One of the more interesting future tech concepts featured in the 2002 film Minority Report was a front-facing interactive display Tom Cruise manipulates with his characteristically cool bravado. While many companies have tried incorporating hand gesture technology into our everyday lives, most have fallen flat due to the simple fact that a mouse and track pad are still easier to use than waving and finger puppetry (think Google’s seldom used hand signals and arm sweeps). Although the technology still has a ways to go, a savvy collective of programmers and engineers representing several European-based tech firms have joined forces to create Polar, an impressive interactive display that offers a glimpse into the future of augmented reality screen control.
How does the Polar interactive display work?
At the heart of Polar is a circular 3.2 meter table. Directly above the table are four HD projectors that beam graphics, displays and images, to fill the exact dimensions of the table. Since the table does not feature a touchscreen, users rely on accompanying Leap Motion sensors to access, move and delete content. There is also an iPad controller situated on the table that users can use to fully switch content.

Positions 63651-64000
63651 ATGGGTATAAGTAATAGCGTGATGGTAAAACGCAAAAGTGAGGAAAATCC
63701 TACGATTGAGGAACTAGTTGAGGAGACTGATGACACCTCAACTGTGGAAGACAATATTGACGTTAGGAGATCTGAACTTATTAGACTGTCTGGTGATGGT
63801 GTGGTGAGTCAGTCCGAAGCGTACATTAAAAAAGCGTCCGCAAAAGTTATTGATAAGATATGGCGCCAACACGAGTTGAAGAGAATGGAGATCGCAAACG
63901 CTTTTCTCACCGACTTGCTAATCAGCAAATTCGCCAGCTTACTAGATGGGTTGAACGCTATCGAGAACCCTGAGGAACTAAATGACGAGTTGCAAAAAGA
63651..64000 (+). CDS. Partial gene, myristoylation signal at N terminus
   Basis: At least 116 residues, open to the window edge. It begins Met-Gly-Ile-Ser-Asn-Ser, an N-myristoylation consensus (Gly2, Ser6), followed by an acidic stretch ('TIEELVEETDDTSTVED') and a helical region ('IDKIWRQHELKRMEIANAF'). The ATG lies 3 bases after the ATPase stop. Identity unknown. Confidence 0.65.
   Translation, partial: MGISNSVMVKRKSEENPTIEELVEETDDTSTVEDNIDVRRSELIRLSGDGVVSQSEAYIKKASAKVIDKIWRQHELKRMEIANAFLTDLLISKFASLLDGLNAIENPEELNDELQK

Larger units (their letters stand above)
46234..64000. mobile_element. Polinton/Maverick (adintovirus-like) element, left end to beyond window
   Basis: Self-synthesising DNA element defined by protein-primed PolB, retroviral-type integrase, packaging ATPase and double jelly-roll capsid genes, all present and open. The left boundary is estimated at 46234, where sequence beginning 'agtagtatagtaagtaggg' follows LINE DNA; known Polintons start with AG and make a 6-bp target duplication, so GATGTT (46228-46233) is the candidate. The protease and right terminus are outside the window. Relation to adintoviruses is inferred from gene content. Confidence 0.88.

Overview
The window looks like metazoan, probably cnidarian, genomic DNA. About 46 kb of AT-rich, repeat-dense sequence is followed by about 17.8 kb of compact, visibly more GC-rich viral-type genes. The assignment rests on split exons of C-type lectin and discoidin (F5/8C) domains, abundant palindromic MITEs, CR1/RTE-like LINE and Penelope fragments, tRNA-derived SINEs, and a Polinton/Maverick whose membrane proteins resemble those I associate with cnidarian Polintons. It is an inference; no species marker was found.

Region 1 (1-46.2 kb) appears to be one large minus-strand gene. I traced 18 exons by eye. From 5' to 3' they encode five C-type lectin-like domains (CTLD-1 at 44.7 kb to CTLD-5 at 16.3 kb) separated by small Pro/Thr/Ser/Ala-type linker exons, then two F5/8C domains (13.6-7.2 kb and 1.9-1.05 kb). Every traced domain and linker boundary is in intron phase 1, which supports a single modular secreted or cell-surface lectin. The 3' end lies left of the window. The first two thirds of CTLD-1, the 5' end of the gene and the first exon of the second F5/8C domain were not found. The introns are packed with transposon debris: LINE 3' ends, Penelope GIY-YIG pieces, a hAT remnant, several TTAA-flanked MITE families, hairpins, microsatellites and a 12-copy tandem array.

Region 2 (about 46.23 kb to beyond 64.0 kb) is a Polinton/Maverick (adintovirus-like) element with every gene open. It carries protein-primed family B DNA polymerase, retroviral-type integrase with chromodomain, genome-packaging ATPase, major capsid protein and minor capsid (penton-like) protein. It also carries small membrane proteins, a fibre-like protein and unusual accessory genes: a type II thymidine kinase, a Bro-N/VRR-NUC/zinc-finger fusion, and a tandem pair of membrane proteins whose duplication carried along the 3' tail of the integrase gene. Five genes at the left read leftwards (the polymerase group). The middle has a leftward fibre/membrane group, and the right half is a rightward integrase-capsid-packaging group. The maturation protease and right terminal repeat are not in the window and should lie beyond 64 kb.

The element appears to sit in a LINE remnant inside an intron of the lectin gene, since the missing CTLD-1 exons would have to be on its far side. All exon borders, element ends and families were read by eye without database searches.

Each projector is focused on displaying content in one of four respective quadrants, which together offers users the ability to manipulate a variety of projected images either individually or collectively. For added interactivity and to fulfill a range of user commands and queues, the Polar UI is capable of “giving real time feedback on the fingertip position and implementing small but valuable iconography.”
The first iteration of the Polar interface was featured as a centerpiece to an audience at Hellospace Brussels, a tech hub for entrepreneurs and programmers looking to collaborate and exchange ideas. Already, the makers of Polar (bump., beyond.io and Lab101) are at work on developing the next version of Polar.